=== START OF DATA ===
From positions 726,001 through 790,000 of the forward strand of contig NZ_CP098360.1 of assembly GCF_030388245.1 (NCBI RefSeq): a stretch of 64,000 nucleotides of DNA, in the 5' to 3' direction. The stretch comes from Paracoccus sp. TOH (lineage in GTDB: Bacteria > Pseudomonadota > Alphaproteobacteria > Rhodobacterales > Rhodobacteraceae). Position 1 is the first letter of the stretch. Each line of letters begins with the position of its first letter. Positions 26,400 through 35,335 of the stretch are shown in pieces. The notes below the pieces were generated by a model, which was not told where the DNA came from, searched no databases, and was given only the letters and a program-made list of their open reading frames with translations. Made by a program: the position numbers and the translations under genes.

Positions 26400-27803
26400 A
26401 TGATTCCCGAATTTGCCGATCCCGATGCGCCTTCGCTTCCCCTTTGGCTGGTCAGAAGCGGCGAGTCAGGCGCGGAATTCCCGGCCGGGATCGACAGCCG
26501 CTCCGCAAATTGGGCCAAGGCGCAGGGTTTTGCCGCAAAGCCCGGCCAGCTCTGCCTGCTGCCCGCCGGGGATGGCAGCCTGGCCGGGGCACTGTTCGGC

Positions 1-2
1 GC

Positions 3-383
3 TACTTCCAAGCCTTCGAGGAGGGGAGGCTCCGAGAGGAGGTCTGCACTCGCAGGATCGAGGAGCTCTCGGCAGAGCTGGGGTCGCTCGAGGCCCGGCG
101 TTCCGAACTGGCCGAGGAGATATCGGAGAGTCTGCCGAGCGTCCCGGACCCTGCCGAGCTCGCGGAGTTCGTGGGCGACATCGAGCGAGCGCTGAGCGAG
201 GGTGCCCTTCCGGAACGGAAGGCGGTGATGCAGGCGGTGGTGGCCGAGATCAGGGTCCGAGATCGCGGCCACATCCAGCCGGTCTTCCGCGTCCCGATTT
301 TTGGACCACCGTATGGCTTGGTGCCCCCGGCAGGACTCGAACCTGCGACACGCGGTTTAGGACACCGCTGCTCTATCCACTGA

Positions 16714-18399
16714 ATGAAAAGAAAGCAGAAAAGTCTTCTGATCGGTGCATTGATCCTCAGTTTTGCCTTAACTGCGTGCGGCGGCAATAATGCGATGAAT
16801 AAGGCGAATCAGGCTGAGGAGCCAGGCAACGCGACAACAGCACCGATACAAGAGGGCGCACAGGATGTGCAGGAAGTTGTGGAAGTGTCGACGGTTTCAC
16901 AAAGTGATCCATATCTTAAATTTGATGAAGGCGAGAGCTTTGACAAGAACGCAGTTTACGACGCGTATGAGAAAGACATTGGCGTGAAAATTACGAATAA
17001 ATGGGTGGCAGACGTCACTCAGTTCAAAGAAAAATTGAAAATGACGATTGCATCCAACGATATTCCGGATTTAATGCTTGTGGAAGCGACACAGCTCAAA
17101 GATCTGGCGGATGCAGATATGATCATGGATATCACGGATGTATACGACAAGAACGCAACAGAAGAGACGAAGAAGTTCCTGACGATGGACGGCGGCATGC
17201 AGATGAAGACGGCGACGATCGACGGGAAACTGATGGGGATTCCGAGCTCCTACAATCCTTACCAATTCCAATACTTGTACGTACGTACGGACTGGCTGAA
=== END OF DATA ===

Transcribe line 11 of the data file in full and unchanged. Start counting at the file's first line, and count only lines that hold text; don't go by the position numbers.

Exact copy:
201 GGTGCCCTTCCGGAACGGAAGGCGGTGATGCAGGCGGTGGTGGCCGAGATCAGGGTCCGAGATCGCGGCCACATCCAGCCGGTCTTCCGCGTCCCGATTT